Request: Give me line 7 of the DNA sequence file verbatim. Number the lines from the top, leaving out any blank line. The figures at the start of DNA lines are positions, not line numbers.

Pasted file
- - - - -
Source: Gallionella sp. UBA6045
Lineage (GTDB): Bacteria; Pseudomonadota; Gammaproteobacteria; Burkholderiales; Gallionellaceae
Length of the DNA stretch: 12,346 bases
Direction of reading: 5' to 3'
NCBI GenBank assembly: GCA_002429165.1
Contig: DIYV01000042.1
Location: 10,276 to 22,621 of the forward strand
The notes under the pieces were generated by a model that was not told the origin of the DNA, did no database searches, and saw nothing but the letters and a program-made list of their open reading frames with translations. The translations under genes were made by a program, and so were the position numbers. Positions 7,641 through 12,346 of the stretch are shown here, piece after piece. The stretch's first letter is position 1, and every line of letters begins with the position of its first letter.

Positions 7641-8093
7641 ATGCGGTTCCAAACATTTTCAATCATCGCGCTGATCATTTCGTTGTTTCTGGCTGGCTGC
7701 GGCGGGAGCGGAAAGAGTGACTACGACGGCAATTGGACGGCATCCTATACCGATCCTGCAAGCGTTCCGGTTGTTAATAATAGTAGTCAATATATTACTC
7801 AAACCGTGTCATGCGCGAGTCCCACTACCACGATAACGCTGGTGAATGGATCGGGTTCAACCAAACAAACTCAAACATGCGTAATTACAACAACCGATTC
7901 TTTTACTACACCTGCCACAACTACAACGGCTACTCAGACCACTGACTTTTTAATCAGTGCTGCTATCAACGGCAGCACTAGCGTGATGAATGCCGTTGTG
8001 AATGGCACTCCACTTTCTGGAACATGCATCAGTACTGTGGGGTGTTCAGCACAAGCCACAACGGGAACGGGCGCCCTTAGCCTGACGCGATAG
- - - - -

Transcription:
Location: 10,276 to 22,621 of the forward strand